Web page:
Ed’s letter

June 2014


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Don’t forget the arts

Budget Day is a time I dread and look forward to in equal measures. It is usually a game of trying to spot which areas have missed out amid the announcements of all the ‘winners’.

Tertiary education was, moreover, a winner in Budget 2014. Especially for those with a vested interest in the STEM (science, technology, engineering, and mathematics) subjects. Of the $198.6 million of operating funding for new investment in tertiary education, most will be spent on increasing tuition subsidies in science, agriculture, pharmacy, and physiotherapy.

A recent report emerging from Education Counts on employment earnings supports this big push for science. It confirms what many of us know or suspect: that graduates from the humanities subjects typically earn a lot less than their science counterparts.

Due to a lack of interest and ability, a career in a science or mathematics related field was ruled out from an early age. Regardless of earnings potential or tuition subsidies, there is no way I would have chosen a different course of study.

There will be many, many students around

New Zealand who, like me, are wired with more of a bent for the arts. I only hope they are not starting to doubt themselves as they make their decisions about what course of study to follow.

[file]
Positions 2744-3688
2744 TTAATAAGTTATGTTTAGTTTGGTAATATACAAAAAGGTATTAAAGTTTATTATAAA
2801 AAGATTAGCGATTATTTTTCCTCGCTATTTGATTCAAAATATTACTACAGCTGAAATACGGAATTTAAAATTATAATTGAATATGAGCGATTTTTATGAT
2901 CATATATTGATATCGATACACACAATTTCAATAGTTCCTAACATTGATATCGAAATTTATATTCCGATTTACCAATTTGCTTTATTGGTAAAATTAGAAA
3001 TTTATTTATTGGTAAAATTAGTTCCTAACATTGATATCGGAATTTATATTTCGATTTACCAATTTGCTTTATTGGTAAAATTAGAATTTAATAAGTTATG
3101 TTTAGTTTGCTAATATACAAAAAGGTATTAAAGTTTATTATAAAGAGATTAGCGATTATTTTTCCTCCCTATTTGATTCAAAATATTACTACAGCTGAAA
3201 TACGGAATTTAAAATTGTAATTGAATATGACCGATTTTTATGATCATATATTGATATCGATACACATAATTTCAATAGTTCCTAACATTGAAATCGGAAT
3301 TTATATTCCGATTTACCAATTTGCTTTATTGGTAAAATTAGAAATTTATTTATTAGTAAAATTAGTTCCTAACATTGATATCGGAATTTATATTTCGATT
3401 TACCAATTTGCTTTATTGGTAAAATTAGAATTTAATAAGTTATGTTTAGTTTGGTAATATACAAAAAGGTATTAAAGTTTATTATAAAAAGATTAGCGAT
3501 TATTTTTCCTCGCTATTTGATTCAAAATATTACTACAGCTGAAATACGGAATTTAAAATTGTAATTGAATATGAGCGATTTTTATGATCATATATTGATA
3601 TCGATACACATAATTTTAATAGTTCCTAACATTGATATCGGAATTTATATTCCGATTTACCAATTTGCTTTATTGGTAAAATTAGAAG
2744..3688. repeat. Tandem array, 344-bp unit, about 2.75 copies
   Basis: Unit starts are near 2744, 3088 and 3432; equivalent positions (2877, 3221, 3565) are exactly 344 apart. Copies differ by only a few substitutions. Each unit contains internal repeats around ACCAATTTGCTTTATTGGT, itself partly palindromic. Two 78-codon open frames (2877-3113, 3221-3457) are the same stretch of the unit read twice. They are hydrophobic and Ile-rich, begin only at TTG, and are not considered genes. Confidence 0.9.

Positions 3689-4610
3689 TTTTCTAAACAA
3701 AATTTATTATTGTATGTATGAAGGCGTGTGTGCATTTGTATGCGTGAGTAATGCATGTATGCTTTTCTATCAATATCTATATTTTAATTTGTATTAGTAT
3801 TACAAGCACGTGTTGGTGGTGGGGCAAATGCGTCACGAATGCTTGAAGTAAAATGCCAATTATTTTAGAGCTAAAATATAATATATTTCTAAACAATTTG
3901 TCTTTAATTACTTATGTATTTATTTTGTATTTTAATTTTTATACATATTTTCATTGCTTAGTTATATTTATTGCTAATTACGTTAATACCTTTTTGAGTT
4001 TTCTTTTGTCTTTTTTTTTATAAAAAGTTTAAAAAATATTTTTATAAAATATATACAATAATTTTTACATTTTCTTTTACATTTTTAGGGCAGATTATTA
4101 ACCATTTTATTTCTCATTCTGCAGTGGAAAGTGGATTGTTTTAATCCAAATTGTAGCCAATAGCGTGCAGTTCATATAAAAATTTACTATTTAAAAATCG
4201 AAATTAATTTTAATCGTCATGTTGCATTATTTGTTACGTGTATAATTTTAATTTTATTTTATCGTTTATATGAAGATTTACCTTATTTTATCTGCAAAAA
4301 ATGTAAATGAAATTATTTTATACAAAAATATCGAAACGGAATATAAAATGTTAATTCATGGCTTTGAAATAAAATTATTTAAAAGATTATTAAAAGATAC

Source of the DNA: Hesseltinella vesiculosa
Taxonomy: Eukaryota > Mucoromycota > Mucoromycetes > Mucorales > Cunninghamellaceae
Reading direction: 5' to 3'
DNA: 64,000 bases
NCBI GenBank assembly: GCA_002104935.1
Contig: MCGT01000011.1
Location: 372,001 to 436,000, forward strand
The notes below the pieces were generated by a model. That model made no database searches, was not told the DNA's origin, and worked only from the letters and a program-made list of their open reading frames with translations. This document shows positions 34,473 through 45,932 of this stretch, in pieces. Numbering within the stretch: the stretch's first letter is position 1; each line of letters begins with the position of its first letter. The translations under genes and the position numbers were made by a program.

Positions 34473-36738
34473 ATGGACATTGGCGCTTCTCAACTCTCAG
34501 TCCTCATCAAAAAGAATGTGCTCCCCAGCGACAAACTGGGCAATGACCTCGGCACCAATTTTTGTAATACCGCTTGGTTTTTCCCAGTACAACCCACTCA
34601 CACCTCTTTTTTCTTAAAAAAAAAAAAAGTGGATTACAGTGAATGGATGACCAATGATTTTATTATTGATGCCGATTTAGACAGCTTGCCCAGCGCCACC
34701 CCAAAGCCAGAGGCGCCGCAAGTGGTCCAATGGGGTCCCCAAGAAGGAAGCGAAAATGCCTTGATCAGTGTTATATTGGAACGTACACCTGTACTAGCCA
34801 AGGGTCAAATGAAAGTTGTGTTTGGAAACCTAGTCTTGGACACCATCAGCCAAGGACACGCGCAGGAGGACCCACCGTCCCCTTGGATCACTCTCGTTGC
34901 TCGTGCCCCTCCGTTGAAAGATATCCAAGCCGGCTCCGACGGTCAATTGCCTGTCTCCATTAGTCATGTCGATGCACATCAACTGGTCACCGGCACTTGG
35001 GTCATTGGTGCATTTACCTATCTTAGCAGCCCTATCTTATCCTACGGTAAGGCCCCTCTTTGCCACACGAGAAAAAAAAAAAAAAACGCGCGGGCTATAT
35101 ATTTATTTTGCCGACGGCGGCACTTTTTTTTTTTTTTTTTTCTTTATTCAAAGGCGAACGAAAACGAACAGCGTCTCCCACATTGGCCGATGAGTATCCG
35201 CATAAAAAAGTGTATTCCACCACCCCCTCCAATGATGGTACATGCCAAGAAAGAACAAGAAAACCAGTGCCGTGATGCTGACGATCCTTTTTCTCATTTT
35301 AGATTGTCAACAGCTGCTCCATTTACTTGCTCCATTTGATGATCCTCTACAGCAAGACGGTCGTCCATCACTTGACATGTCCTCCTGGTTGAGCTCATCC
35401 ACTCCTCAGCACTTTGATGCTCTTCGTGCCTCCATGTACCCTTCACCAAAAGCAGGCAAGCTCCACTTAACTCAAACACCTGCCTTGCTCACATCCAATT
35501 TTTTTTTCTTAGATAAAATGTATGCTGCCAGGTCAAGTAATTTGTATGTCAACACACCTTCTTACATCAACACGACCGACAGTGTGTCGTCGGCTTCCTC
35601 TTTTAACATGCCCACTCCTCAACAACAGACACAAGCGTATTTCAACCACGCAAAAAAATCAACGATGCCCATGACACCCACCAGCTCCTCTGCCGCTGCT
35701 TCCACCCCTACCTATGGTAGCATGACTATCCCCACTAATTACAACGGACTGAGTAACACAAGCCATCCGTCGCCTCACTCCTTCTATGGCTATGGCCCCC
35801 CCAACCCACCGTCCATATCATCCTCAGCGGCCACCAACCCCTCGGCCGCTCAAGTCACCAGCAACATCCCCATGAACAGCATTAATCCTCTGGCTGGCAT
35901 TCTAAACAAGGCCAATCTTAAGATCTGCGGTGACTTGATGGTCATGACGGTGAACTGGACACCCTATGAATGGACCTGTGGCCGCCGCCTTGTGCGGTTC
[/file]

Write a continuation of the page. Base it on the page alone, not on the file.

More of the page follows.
I wonder about the trickle-down effect of Minister Joyce’s STEM push. Are parents in living rooms and career advisors in secondary schools around the country nudging students towards the sciences on the promise of better prospects?

It must be happening in some guise because universities are reporting a shift in enrolments from arts to STEM disciplines.

While I agree it is sensible to consider which way the employment supply-demand seesaw is tilted, part of me feels sad that the arts and humanities are being cast as a poor relation to the sciences.

Perhaps a BA might not lead you to the level of salary you would earn if you studied medicine – or perhaps it might – but either way, it seems we need to get past this short-term focus and look to the greater value that the arts play in society.

Jude Barback, Editor



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